My Family of Backyard Chickadees

Wednesday, May 27, 2020

The baby chickadees hatched this afternoon!  I have been watching this chickadee pair for quite some time, so when Adam bought me this beautiful birdhouse for Christmas this year, I hoped they might choose it.  Little did I know that a global pandemic was right around the corner.  Little did I know shortly after I hung it up facing southeasterly in early April that they would choose it.  Little did I know how happy I would be just to sit in the garden and watch this pair, called Sunny and Moe, build their nest.

There were many days I wondered if they found a better spot and moved on, but every day or so, I would see them enter the nest.  It soon became apparent that Moe was sitting on the eggs, because Sunny would come regularly and call to her, or Moe would call to him, and he would feed her, sometimes inside the nest, sometimes outside the nest.  Earlier today, Sunny was sounding his usual call, but Moe didn't leave the nest.  A few hours later, I was walking by and heard babies.  Since that moment, the two have flitted back and forth all day, bringing back caterpillars and insects to feed their babies.

It will take 6,000-9,000 caterpillars to feed this clutch.  If they can't find enough, the babies won't make it, or only half may survive.  How do they get that many caterpillars?  From our native plants.  Our native white oaks host the most caterpillars than any other species in the Northern hemisphere.  What we plant in our yards is essential to the survival of our local wildlife.  Even a small percentage is enough to support our local populations.  To find out what plants are native to your area, plug in your zip code on the Native Plant Finder on the National Wildlife Federation website.  Birds just like Sunny and Moe depend on us!

Thimbleberry: Rubus parviflorus

Tuesday, May 26, 2020

The beautiful, fuzzy leaves of our native Thimbleberry (Rubus parviflorus). This is one that always makes me think of the PNW when I see it. No filter used here—check out the beautiful contrasting lines of the thimbleberry leaf and it’s beautiful, warm shade of green. You will often see it growing beneath our native evergreens, like Douglas firs or Western hemlocks—look for it next time you’re hiking, the berries are a tasty treat!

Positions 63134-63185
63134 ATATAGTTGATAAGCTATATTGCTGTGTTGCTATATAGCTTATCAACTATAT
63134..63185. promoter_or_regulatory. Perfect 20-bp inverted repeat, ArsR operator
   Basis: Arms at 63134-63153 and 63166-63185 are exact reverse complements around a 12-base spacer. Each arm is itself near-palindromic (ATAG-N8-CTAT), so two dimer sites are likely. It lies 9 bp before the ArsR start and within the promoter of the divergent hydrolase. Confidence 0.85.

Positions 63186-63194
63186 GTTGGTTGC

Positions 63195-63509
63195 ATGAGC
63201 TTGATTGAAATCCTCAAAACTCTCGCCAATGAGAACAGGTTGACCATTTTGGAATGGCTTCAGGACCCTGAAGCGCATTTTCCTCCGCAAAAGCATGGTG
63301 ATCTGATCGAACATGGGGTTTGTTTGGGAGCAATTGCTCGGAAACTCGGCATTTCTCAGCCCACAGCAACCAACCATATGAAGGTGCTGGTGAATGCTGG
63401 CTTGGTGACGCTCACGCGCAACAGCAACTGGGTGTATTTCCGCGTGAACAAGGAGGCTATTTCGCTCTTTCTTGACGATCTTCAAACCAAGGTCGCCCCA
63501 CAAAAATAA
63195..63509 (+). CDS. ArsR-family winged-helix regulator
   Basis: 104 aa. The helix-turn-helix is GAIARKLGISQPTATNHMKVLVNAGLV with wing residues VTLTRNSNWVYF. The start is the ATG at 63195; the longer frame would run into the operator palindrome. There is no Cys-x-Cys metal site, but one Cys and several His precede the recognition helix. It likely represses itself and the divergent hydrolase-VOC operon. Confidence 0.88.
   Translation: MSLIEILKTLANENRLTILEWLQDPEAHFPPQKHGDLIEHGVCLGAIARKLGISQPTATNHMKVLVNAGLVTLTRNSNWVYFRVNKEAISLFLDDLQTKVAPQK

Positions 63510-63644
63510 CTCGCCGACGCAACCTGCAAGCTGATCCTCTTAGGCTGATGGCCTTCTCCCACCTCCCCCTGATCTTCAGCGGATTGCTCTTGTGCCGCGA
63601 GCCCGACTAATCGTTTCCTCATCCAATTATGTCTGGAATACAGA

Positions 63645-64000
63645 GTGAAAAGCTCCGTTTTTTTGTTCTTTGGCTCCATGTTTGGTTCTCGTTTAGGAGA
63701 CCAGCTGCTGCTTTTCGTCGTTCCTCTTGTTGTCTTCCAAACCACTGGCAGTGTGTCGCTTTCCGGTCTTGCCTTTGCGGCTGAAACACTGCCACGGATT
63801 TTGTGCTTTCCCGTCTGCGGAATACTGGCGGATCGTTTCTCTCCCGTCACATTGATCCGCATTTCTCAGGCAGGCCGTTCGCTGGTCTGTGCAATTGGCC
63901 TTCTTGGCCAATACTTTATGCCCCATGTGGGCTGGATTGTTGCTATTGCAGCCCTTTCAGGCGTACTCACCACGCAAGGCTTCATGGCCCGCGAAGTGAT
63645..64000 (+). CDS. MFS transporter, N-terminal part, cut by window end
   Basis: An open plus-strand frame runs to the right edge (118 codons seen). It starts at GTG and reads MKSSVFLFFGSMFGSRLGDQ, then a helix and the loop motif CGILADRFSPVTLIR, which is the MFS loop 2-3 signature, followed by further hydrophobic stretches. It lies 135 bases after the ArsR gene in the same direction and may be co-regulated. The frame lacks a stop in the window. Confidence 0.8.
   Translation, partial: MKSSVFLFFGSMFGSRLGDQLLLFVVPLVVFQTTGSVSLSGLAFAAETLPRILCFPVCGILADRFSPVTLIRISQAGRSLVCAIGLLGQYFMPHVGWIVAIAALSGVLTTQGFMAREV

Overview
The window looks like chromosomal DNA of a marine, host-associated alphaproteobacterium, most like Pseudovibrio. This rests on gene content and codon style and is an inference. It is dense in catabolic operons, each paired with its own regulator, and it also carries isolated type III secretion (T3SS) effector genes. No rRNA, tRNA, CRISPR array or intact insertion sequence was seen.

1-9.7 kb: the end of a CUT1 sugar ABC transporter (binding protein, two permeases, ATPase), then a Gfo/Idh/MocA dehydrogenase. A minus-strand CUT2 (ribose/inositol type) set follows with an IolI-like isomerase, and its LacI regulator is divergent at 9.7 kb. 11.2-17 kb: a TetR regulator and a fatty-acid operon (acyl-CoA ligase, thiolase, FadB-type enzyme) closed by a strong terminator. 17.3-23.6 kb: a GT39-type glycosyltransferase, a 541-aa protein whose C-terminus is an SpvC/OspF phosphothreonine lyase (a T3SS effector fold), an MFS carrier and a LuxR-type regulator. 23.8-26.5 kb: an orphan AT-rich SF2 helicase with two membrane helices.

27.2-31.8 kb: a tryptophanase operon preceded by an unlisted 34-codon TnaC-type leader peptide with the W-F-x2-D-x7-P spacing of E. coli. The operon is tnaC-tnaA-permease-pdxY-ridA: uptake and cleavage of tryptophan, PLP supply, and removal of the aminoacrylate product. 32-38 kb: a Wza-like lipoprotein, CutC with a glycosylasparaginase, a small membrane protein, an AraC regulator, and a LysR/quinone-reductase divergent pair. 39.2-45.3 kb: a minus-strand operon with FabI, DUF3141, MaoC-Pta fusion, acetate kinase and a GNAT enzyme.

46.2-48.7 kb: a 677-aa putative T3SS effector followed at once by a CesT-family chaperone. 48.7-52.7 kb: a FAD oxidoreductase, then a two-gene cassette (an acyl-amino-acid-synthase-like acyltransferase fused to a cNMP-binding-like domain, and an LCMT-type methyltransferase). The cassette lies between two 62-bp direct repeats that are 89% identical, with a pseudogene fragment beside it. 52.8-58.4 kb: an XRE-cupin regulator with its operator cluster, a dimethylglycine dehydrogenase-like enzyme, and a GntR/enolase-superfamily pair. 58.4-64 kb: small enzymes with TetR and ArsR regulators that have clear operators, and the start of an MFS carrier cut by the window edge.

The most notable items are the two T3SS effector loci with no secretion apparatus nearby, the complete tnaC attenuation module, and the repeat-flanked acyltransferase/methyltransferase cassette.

Potentilla gracilis: A Beautiful PNW Native Garden Addition

Monday, May 25, 2020

My newest native species: meet Potentilla gracilis (Graceful cinquefoil), planted with associates Douglas Spirea, Oregon Iris, and lupine (think purple, yellow, and pink!).  Host for two-banded checkered skipper.  Likes moist soil.  Layer lots of leaf litter around its hardy, woody stems each fall, leaving the foliage and attractive seed heads for wildlife during the winter months. You can read more about this wonderful PNW native and its ethnobotanical uses on the US Dept of Agriculture site.

Spring Native Community: Oxalis oregana, Tolmiea menziesii, and Athyrium filix-femina

Thursday, May 21, 2020

Keep loving people, no matter what. ✨ Oxalis (Oxalis oregana), Piggyback plant (Tolmiea menziesii), and Lady Fern (Athyrium filix-femina) in afternoon Spring rain. ✨ Back to work tomorrow—goodnight! ✨

World Bee Day

Wednesday, May 20, 2020

Happy World Bee Day!

Bumblebee with visible pollen sac on Large-leaf lupine (Lupinus polyphyllus) in Clackamas County.

No matter where you live, consider supporting our native pollinators by:

1) planting a variety of native plants to your area with a variety of bloom times February through November
2) leaving the leaves (providing a brush pile if you are able)
3) refraining from pesticide use

I highly recommend checking out valuable information located at Beesponsible--their website and Instagram feed contains many beautiful pollinator photos and a robust collection of information. Their movement and advocacy for our native pollinators inspires me every day! On World Bee Day, I want to not only recognize the important work they do, but encourage you to sign up for their newsletter and choose one thing YOU can do to support our bees.

First Nootka Rose Blooms

Tuesday, May 19, 2020